The number of people employed in the UK has met the same record high as November last year, though there’s no real evidence of an increase in wages. With rises in interest rates, this puts the Bank of England in a pretty sticky situation.

The data comes from The Office of National Statistics, which reported that employment rose 102,000 to 32.2 million, setting the employment rate at 75.3%. This is the joint highest rate since records began back in the 1970s.

Unemployment also fell, only slightly, setting the 16+ joblessness rate to 4.3%, which is the lowest since 1975.

At the same time, the amount of job vacancies has hit a record high of 810,000 in the run up to December, demonstrating a strong demand for recruits.

Good news after two successive job reports showed that employment had decline in recent times.

So record numbers of people are in employment and more firms are hiring than ever before, yet wages are stagnating. The ONS report shows that average total wages are up by 2.3% year on year, which sounds good, but when you consider that this is below the rate of inflation, it actually represents a decline in pay.

Diving deeper, analysts have pointed to a small rise in the quarter’s annual rate of pay growth (excluding bonuses), from 2.3% to 2.4%.

The Interest Rate Problem

Aside from diminishing take-home pay for UK employees, this data demonstrates the problem that the Bank of England’s interest-rate setters are facing. Classically the BoE would see rising employment as an indication of economic growth, but the slack in wage growth obscures this picture.

Ben Brettel, an economist at Hargreaves Lansdown explained, “there seems to be a … fundamental shift in the labour market, with new technology and global competition both weakening workers’ bargaining power.

“It looks like low wages now explain low unemployment, rather than low unemployment acting as a catalyst for better pay.”

The BoE raised interest rates in November last year for the first time in 10 years, trying to avoid inflationary pressure on the economy. However, financial markets are expecting a couple of further increases by 2020.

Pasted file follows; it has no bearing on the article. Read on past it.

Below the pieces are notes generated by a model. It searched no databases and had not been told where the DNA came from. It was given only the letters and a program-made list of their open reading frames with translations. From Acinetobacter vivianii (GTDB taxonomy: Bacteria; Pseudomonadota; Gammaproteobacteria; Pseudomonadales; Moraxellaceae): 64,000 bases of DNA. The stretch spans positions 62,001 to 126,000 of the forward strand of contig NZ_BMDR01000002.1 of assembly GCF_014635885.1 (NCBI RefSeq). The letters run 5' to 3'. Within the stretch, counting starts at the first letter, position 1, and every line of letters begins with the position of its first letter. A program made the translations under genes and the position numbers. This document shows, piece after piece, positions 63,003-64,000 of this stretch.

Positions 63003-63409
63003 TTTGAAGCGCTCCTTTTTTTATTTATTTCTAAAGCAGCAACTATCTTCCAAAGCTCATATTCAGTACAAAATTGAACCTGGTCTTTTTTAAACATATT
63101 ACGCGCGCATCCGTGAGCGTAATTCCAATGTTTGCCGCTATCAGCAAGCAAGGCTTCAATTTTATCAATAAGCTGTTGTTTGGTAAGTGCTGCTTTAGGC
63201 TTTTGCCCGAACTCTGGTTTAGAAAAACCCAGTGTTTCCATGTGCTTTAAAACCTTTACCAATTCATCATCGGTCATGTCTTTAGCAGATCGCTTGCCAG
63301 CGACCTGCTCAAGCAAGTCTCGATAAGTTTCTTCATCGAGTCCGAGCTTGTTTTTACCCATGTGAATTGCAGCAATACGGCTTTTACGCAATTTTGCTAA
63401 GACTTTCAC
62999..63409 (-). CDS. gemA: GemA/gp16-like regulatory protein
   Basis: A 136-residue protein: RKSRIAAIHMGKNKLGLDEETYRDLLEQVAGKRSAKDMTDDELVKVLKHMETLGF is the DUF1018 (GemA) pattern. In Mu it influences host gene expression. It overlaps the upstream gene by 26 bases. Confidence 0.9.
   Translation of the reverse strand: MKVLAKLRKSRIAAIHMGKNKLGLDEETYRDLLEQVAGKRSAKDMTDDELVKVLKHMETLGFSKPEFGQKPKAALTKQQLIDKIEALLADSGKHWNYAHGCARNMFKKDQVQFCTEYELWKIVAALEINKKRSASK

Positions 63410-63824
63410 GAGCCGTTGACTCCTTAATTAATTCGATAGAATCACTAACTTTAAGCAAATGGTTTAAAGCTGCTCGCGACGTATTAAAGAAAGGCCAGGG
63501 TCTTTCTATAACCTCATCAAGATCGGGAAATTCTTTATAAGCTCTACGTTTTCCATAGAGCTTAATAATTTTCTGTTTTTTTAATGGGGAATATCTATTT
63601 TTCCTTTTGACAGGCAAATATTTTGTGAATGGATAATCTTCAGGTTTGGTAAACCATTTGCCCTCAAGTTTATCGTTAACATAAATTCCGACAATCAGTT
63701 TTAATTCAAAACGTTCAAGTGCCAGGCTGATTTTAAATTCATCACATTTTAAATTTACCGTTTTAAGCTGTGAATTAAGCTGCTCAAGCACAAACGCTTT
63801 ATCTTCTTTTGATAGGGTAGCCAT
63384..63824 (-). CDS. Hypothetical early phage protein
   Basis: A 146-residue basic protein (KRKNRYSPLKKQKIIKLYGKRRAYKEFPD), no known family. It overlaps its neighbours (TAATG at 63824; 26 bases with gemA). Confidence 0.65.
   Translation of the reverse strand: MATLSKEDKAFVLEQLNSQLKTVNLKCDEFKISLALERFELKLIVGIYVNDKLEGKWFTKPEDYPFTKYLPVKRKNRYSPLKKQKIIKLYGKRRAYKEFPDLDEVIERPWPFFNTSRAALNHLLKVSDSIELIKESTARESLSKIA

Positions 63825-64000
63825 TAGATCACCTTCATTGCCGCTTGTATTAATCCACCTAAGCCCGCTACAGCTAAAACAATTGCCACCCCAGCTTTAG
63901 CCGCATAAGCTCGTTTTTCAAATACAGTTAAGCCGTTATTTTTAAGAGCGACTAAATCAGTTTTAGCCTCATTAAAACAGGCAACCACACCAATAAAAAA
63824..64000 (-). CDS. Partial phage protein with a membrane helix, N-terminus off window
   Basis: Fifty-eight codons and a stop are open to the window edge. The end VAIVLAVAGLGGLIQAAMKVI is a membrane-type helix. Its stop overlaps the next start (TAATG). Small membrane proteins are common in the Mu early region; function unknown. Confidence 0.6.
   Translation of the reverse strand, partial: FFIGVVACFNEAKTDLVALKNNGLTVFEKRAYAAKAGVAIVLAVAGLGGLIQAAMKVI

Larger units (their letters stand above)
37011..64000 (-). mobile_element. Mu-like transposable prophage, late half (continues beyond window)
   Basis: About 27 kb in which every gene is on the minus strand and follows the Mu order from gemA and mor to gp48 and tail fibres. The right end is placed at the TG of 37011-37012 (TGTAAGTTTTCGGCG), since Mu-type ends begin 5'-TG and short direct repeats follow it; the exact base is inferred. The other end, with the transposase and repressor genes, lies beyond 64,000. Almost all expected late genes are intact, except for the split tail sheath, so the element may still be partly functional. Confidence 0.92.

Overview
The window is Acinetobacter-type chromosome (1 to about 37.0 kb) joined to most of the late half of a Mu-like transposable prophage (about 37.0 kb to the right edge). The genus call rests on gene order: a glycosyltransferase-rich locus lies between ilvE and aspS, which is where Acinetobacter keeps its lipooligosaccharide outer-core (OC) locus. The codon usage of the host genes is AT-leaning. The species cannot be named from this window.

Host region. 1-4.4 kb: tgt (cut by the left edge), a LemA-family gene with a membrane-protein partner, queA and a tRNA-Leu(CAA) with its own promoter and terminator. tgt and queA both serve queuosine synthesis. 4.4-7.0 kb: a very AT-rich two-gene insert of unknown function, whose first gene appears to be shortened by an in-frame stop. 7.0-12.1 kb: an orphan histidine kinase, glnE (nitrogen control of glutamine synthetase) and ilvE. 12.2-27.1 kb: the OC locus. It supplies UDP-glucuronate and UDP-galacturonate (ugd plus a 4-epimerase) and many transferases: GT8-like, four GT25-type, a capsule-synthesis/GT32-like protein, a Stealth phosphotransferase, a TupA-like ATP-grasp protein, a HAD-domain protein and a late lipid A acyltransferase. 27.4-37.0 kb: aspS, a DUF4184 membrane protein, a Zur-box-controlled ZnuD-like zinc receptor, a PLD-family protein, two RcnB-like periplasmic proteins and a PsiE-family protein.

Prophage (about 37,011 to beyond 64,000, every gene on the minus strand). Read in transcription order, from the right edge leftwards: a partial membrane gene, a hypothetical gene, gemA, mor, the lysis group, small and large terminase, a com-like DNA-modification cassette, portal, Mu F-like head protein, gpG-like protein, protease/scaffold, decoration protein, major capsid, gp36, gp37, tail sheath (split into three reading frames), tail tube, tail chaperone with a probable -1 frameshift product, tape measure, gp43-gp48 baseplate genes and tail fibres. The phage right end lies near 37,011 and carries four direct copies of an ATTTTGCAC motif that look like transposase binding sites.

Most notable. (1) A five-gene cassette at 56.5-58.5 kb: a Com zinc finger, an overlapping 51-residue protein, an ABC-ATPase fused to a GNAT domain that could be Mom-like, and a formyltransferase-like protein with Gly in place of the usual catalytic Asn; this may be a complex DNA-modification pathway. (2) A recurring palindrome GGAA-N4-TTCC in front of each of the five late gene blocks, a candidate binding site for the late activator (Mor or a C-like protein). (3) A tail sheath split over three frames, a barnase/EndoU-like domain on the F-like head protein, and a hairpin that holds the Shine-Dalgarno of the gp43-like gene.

Starting Salary Increase

Although average wage growth is stagnating, starting salaries are increasing according to a recent survey.

Conducted by the Recruitment and Employment Confederation, 400 recruitment agencies revealed that both permanent and temporary workers, especially nurses and other medical employees, were being offered higher starting rates of pay.

Candidate availability fell dramatically towards the end of last year, and with the employment rate at an all-time-high, employers are having to offer more to attract talent.

Kevin Green, REC’s chief executive, said: “Nursing and medical staff remain the most in demand for temporary roles – further evidence of the strain the NHS is feeling on filling vacancies.

“Recruiters are reporting a vast number of job areas that employers are finding hard to fill including, welders, van drivers and, for the first time, baristas.

“Employers as a response to these candidate shortages are offering increased starting salaries to attract staff but while this has been the case for some time it isn’t translating into significant wage growth across the economy yet.

“Early in the New Year, people often think about changing jobs, so employers are going to have to think carefully about how they can both retain existing capabilities and find the new hires they need as competition for people intensifies.

“Bosses should consider going to wider talent pools and to be inventive about how to improve their employer brand and make themselves an even more attractive place to work.”